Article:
Making Cultural Connections to the Capitol Commotion
By Dr. Lamont Ali Francies
January 10, 2021
On January 6th, 2021, the world watched in anticipation while tens of thousands of President Trump’s ardent supporters invaded the nation’s capital in zealous indignation. Donald J. Trump loyalists came from all across the country for a “Save America” rally to invalidate the outcome of the 2020 presidential race. An election that was largely decided by strong African American voting turnouts in Atlanta, Philadelphia, Detroit, Milwaukee, Phoenix, and Las Vegas. As a result, Black Americans are responsible for altering the course of world history by once again protecting a democracy that in so many cases refuses to protect us.
As we investigate the carnage of his failed coup, we see how the commander in chief decided to utilize his executive authority to once again silence Black opposition by cloaking the routine of racism in the rhetoric of American patriotism. This procedure however is not new to the presidency. It has been practiced for years without a serious nationwide examination. What we witnessed was a white rage that operates overtly and covertly through laws and legislation designed to create a sense of entitlement. It was this entitlement that propelled the Capitol invasion. Donald Trump further incited insurrectionists by creating conspiracies and constructing caricatures of the opposition. Today it is these myths that remain pillars of pedagogy in education and continue to shape racist practices that produce predictable outcomes. Trump supporters responded to his apocalyptic rhetorical rants by yelling, “Stop the Steal! Stop the Steal!” But in reality, if the United States had lived by that sentiment this land would still belong to the indigenous peoples, many Black Americans would have knowledge of their African ancestry, and Melania Trump would’ve had a totally different convention speech.
The President of ‘law & order’ privately cheered as his followers violently broke into the U.S. Capitol building. Ironically, as Donald Trump promised to build a wall to maintain order, his followers climbed walls to create disorder. Trump loyalists pushed past an overwhelmed and unprepared capital police force. Some officers were even captured taking selfies with the seditionists. Although the writings concerning this act of war were on digital walls, the 2,000-member Capitol police (whose job it is to secure the legislative complex) were caught flat-footed. Truthfully, we have seen a better security detail from COGIC (Church of God in Christ) ushers on Easter Sunday or from ‘Day-Day’ and Craig in a Southcentral strip mall. The truth is that their unpreparedness revealed a cultural and racial blind spot.
As these domestic terrorists moved throughout the Capitol building they sought to desecrate and destroy symbols of a ‘sacred’ democracy. They injured officers, destroyed desks, obliterated offices, turned over tables, and had elected legislators running for their lives. As many were horrified by the sight of their profane presence, Black people are reminded about Tulsa, Oklahoma 1921, Rosewood, Florida 1923, Botham Jean, 2018, the home of Breonna Taylor 2020, and the many African countries today that can echo the same sentiments about the European powers of imperialism. In South Africa for example, not only was the region ravaged by Dutch & British invaders, these uninvited guests have settled in and placed their name of the deed on the country. So as the nation looks at this recent act of pillage and plunder with disgust, I wonder what will be their collective response to the physical, structural, and psychological invasion of Black America? As people of African descent, we can no longer accept empathetic rhetoric with no results, we must demand reparations for the past and present institutional ravishing of Black America. We must hold enemies of racial progress accountable for their actions by identifying their platform(s), their partners, and their procedures.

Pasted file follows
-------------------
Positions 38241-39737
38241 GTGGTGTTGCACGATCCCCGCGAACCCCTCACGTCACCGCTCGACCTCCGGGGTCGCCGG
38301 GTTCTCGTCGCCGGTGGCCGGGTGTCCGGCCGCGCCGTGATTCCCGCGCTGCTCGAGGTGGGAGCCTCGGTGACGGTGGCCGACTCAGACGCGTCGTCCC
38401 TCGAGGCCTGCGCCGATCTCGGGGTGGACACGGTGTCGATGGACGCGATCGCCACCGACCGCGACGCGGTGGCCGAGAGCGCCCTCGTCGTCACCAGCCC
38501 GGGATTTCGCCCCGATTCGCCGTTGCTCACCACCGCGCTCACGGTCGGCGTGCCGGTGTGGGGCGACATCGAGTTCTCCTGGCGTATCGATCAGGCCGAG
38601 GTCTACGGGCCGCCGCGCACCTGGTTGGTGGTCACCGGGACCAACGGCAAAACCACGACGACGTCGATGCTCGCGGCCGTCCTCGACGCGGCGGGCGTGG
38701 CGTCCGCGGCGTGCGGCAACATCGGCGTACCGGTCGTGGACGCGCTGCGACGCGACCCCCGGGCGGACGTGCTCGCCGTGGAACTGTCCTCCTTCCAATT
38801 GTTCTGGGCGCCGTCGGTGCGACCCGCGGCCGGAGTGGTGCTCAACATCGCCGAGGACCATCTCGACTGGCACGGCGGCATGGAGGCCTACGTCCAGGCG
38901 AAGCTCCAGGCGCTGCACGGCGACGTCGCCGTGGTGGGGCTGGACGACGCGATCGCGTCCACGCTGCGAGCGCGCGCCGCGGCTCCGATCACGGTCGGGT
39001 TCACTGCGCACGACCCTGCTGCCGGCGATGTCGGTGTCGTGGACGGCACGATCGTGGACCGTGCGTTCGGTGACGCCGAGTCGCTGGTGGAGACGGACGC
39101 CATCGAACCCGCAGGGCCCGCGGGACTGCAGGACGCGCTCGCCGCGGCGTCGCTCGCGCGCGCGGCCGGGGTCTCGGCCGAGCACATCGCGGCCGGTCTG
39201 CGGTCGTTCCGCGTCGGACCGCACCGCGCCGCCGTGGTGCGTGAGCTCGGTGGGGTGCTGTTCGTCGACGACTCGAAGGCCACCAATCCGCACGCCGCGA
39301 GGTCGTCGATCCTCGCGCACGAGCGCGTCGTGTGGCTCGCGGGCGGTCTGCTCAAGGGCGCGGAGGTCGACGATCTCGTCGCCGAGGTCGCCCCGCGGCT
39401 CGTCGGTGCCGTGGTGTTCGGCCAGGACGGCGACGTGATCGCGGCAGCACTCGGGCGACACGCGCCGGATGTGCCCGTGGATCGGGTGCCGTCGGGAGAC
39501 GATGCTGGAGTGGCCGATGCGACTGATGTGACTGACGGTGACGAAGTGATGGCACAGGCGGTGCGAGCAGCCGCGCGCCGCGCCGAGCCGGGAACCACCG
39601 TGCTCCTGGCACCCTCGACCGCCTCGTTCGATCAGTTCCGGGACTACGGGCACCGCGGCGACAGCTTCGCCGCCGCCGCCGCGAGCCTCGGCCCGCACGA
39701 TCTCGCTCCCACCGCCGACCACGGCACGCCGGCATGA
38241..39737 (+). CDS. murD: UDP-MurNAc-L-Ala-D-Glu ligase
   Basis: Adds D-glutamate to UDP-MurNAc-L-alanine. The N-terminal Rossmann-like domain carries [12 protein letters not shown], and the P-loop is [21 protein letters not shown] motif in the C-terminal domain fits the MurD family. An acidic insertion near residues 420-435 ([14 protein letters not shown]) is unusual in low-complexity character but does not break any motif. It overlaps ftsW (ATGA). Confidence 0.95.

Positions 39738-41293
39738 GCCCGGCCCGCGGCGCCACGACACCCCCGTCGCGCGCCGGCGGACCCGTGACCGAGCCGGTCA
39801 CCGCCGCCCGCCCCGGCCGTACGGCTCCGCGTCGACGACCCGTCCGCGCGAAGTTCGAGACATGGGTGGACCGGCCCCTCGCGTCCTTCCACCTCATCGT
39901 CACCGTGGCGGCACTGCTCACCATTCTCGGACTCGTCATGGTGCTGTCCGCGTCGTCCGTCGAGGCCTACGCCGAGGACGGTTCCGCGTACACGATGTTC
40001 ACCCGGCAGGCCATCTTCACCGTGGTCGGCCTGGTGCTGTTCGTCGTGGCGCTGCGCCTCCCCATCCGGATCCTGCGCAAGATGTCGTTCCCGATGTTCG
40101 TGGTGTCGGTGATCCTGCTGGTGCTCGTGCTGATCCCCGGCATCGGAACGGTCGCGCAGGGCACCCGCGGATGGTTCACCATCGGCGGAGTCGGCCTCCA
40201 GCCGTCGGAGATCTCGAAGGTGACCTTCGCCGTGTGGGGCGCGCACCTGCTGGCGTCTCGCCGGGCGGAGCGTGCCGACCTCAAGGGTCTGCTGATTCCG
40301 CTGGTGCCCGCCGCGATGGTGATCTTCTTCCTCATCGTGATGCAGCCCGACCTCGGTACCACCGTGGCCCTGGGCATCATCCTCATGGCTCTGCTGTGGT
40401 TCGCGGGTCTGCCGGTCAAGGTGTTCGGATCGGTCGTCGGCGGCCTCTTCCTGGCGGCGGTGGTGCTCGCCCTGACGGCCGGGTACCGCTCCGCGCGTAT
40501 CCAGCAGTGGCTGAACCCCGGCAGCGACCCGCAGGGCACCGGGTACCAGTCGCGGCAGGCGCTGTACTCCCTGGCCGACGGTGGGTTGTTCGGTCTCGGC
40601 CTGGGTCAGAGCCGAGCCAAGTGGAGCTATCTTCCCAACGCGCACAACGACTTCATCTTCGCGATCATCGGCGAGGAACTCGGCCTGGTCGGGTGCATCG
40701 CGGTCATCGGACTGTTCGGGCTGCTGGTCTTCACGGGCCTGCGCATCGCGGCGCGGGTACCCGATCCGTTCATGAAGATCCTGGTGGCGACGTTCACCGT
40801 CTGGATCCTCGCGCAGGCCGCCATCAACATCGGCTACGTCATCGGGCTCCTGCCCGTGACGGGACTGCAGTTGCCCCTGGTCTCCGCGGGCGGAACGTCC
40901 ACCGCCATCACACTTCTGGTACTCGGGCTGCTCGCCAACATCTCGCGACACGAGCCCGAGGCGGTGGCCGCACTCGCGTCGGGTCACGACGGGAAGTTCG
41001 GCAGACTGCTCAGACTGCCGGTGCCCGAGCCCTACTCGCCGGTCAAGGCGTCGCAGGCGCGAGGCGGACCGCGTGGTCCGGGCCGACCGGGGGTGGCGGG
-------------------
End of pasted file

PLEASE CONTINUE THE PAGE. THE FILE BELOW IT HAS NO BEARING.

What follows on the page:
In 1865, Confederate insurrectionists were given pardons by President Andrew Johnson. They were allowed to retreat to their corners, however, they never took off their gloves. The rebels today are still waging war on Black America through misinformation, miseducation, economic castration, and mass incarceration. We have always understood nevertheless that racism isn’t regional. We witnessed rioters congregating in the Capitol from all parts of the country while gaining strength from their brotherhood of bigotry. As the Capitol is now cleared out, we see the spirit of those confederate insurrectionists retreating however it has never been removed. Therefore the next Donald Trump will not have to resurrect that spirit, only simply revive it.
As U.S. elected officials seek to give consequences to the co-conspirators of this American catastrophe, we must not seek to blame this on one individual. Racism did not start with Trump nor will it end with him. The truth about Trump is that he did not act alone. Trump is an enigma created by the myth of American ethnocentrism and exceptionalism. He was both sanctioned and supported by Blacks who wanted his prosperity and by whites who desired his protection. His infantile reality-show presidency was given a microphone by the media, a megaphone by Twitter, a pulpit by his party, and constant coverage by his competitors. There is plenty of blame to go around. It is clear today that Donald Trump is not an aberration of White supremacy, he is the embodiment of it. Obama is who the nation aspired to be, Trump is who we are. President Trump may have fanned the flames of racial division but he did not start the fire. The fire was started at the inception of this country and in 2021 the flames are still burning bright. At this time Donald Trump and his loyalists feel rejected, robbed, invisible, and ignored. Well, Mr. President, welcome to the world of Black America.
Photo Credit New York Times